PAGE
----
Damm good book and brilliantly read. Thought provoking and ahead of it's time. Oh yes
In a world full to bursting with would-be heroes, Jim couldn't be less interested in saving the day. His fireballs fizzle. He's awfully grumpy. Plus, he's been dead for about 60 years. When a renegade necromancer wrenches him from eternal slumber and into a world gone terribly, bizarrely wrong, all Jim wants is to find a way to die properly, once and for all. On his side, he's got a few shambling corpses, an inept thief, and a powerful death wish. But he's up against tough odds....
Tried with this. Had the odd laugh. After a while the quirky shallowness becomes annoying and rather dull.
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I have stolen princesses back from sleeping barrow kings. I burned down the town of Trebon. I have spent the night with Felurian and left with both my sanity and my life. I was expelled from the university at a younger age than most people are allowed in. I tread paths by moonlight that others fear to speak of during day. I have talked to Gods, loved women, and written songs that make the minstrels weep. My name is Kvothe. You may have heard of me.
Good book. I stayed to the end but was disappointed in how close it was to Harry Potter.
Bertrand Russell's A History of Western Philosophy serves as the perfect introduction to its subject; it remains unchallenged as the greatest account of the history of Western thought. Charting philosophy's course from the pre-Socratics up to the early twentieth century, Russell relates each philosopher and school to their respective historical and cultural contexts, providing erudite commentary throughout his invaluable survey.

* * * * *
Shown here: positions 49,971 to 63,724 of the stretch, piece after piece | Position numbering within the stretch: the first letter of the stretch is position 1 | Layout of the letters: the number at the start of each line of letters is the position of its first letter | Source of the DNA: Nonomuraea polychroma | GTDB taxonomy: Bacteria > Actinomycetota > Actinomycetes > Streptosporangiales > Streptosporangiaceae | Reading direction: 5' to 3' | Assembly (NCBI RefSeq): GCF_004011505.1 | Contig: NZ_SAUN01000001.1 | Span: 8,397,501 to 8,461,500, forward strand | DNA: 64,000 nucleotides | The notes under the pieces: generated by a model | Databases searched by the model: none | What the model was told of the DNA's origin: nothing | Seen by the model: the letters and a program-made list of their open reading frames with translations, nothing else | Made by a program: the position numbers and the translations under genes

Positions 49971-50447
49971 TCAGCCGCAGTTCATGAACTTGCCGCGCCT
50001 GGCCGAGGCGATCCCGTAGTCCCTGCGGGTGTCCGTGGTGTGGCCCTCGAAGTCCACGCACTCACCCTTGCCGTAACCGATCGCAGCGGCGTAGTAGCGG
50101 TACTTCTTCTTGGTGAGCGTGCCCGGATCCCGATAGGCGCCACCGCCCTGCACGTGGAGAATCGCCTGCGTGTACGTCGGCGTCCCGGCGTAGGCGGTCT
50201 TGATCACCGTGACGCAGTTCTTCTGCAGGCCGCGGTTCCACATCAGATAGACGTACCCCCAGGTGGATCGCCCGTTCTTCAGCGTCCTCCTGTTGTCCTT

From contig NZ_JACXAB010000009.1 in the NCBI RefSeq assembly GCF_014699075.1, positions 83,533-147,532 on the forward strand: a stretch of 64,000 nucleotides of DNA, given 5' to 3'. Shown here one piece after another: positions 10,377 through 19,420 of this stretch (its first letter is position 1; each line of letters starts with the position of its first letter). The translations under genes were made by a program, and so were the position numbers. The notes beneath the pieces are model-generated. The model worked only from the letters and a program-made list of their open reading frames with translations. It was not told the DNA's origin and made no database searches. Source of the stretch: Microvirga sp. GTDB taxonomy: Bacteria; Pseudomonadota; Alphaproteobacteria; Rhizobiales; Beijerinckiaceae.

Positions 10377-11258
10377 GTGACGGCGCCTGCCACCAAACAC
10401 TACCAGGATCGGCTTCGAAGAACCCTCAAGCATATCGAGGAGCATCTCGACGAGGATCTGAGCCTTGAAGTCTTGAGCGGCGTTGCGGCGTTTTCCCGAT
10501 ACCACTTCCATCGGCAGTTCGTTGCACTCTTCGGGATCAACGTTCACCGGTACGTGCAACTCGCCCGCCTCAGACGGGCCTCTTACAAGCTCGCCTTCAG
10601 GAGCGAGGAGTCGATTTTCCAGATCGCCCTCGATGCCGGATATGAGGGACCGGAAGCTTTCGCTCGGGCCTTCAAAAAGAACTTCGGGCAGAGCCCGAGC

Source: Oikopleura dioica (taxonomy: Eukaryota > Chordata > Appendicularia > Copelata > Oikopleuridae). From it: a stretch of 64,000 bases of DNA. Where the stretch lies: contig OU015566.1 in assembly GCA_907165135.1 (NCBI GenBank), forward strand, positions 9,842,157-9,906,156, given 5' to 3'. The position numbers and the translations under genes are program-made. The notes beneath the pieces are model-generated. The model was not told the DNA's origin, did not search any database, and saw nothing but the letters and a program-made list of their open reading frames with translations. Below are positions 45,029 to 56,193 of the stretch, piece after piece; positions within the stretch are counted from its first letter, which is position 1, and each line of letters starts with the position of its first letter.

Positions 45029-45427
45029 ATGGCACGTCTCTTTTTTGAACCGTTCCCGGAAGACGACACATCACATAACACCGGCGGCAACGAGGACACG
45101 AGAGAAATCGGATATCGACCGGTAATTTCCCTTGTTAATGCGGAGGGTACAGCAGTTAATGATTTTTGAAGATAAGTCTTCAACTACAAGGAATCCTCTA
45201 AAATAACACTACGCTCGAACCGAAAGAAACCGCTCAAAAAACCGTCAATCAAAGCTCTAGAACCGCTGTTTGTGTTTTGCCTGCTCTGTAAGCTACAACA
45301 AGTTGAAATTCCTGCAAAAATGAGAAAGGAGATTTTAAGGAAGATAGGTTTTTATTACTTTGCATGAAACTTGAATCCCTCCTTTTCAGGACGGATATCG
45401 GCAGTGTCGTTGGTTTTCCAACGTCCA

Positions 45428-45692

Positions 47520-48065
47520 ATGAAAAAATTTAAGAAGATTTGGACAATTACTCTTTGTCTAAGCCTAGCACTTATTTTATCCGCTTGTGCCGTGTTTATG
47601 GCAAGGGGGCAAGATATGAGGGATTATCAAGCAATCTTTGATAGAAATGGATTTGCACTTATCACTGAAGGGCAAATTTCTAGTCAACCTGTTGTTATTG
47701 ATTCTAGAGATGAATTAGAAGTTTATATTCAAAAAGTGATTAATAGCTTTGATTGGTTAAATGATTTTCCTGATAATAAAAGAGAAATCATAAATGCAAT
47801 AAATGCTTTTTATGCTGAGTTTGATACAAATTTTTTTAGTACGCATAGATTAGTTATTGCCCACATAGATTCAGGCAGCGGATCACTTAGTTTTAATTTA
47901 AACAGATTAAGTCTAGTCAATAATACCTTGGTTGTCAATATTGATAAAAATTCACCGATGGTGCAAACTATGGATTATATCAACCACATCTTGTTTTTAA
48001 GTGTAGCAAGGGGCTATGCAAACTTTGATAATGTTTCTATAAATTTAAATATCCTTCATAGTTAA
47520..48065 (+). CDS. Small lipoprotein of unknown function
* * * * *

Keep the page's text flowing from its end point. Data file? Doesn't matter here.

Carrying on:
I have never studied philosophy but I found this book to be fascinating and crammed full of philosophical ideas, I loved every moment of it and it is brilliantly narrated.
However, it seemed to me to be written from the perspective of someone in the UK with all the bias of focus you would expect. Also, it seems to contain much of the opinions of the author written as fact. Also, the author's own perspective of critical areas such as good and bad, shape the presentation of the facts somewhat. The best thing I have listened for years.
Zack Lightman is a dreamer. He fills his days with wishful thoughts of life on other planets and spends hours playing videogames, neither of which have helped him make friends or find a girlfriend. His refuge from the daily disappointments of life is Armada - an online space-fighter simulator based on defending Earth from an alien invasion. It’s when he’s playing that he feels closest to his father, a champion gamer who died when Zack was a baby.
Clearly written by a middle aged man wanting to replay his youth. Full of common story threads. Boy saves world from alien threat and plays video games. I did listen to the whole thing but wish I hadn't bothered. A great story for kids with enough swearing to put off those younger than 15 but not mature enough for those over 18